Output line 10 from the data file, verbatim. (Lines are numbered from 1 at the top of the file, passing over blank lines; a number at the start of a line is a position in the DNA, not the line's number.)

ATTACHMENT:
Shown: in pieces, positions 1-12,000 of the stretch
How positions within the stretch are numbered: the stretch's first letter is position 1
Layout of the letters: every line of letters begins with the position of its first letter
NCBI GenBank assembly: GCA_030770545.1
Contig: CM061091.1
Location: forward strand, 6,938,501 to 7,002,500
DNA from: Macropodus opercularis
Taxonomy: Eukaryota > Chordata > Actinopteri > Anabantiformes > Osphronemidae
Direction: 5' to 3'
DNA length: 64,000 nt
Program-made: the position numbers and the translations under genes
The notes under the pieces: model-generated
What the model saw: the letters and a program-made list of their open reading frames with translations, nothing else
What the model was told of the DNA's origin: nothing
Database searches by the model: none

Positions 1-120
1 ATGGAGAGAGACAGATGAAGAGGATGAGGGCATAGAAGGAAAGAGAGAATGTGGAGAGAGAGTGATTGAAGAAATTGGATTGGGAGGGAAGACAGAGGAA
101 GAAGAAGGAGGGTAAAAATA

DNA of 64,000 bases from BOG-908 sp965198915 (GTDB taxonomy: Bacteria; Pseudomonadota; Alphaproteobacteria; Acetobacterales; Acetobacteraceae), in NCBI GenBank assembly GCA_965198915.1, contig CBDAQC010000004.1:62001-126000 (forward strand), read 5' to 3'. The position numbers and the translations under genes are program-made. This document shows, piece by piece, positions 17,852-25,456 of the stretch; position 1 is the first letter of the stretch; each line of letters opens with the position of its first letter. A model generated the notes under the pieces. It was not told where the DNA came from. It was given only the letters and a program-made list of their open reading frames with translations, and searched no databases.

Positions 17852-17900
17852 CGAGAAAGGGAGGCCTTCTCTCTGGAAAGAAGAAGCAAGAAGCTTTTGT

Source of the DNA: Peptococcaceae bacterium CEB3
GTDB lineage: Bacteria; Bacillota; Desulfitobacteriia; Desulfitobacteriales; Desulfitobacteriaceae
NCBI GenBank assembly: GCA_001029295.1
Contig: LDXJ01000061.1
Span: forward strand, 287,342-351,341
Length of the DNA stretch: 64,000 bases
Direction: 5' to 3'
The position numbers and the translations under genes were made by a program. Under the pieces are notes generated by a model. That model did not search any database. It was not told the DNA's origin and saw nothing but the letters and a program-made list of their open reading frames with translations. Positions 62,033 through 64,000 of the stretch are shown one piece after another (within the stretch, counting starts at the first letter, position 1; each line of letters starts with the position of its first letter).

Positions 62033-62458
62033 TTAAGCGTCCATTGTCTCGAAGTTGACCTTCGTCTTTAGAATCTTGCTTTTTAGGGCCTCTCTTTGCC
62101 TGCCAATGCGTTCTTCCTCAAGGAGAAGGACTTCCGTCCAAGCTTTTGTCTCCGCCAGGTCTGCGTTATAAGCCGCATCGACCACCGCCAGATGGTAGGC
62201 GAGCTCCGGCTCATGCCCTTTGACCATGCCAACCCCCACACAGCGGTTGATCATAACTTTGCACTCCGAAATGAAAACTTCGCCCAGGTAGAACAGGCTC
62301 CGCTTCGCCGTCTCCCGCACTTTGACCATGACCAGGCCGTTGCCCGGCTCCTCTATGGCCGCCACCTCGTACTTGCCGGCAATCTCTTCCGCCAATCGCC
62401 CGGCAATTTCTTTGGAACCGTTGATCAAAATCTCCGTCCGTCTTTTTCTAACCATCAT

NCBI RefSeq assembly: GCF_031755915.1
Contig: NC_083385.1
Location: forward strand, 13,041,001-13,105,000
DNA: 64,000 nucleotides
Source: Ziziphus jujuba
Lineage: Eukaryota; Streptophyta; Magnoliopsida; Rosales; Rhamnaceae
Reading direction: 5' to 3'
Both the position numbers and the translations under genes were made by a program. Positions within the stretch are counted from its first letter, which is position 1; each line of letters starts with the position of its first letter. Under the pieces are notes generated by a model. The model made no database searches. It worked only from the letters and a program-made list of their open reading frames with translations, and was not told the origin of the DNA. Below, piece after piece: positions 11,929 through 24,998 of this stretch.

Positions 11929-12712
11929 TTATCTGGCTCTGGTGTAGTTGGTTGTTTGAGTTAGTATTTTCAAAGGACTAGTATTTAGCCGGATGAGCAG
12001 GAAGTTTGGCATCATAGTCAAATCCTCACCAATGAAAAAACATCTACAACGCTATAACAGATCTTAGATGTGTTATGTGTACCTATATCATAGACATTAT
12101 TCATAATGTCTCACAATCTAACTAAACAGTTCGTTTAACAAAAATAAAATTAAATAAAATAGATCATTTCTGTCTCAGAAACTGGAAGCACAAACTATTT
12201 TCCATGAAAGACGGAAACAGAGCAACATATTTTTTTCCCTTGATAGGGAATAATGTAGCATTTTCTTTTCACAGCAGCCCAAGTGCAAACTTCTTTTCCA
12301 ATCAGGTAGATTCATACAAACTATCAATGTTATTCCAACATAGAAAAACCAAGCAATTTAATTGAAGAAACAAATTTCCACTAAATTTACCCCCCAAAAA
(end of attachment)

DNA length: 64,000 nt